Broadly speaking, there are three types of people who walk amongst us. The Warren Buffetts of the world who are happily clocking in for work at the ripe old age of 90, the FIRE (Financial Independence, Retire Early) cohort who have their sights firmly set on early retirement, and the rest of us who are actively working towards retirement when we hit 55 or 65. But what happens to our retirement products when our plans change?
Is there a legal retirement age in South Africa?
The Basic Conditions of Employment Act does not prescribe an age at which employees must retire. However, an employee’s retirement age is usually determined by the employer and contractually agreed to by the employee.
My age and access to my RA
- I’m 55 years old. I still earn a salary from my employer, and I want to withdraw from my retirement annuity (RA).
You can withdraw from your RA when you turn 55 years old. The caveat here is more tax: If you are still earning an income from your employer, the tax rate on your annuity income will be higher. You are also only allowed to withdraw one-third of your annuity as a lump sum. That lump sum is subject to tax
- I’m 55 years old. I want to withdraw from my retirement annuity (RA), but the stated maturity date on my RA is 60 years.
You can withdraw from your RA, but because you contractually agreed to contribute to your RA until age 60, you might incur an early termination penalty.
Can I contribute to my RA past the maturity date?
Yes. When you reach your RA maturity date, you basically have three options:
- You can make it paid up, i.e. you can stop contributions, but leave the investment to grow;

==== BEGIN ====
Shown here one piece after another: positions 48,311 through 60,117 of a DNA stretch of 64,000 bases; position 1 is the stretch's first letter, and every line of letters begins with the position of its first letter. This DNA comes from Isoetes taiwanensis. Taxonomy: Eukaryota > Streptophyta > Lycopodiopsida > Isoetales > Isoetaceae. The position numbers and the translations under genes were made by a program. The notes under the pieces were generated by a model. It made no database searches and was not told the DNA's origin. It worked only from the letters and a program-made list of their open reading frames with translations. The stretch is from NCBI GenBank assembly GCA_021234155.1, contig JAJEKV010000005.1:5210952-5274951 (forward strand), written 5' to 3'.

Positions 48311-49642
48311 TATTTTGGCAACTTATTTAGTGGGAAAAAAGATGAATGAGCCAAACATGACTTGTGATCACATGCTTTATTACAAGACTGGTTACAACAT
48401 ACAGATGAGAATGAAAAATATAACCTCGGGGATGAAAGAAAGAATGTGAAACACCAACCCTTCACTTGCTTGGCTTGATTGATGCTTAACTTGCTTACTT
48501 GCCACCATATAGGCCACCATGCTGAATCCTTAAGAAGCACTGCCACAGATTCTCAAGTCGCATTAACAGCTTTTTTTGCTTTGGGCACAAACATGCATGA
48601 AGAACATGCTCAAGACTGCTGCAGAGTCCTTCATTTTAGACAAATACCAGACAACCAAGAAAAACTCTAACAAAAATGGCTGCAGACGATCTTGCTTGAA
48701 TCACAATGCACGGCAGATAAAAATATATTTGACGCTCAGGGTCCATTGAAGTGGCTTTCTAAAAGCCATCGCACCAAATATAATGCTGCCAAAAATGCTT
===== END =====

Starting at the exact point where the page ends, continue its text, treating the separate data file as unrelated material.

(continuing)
- You can continue to contribute to your RA;
- You can withdraw a lump sum of up to a third of the RA value, and invest the rest in an annuity. We took a deeper dive into living vs guaranteed annuities in this blog post.
My age and access to my pension and/or provident fund
Pension and provident funds are workplace-based retirement plans. If you’re a member of your employer’s pension or provident fund, you can access your pension savings when you resign or upon retrenchment – no matter your age. But the caveat here again is tax: If you cash out before retirement, your tax liability is significant, in other words, more than what you would have paid if you retired from the fund.
This post discusses the difference between pensions, retirement annuities and provident funds.
Saving for retirement is the biggest investment most of us will ever make. Sadly, it can also be very complicated. In this monthly blog, we try to answer some of the retirement questions we hear most often, ranging from which products are best suited to different circumstances to efficient tax treatments. Words by Carina Jooste.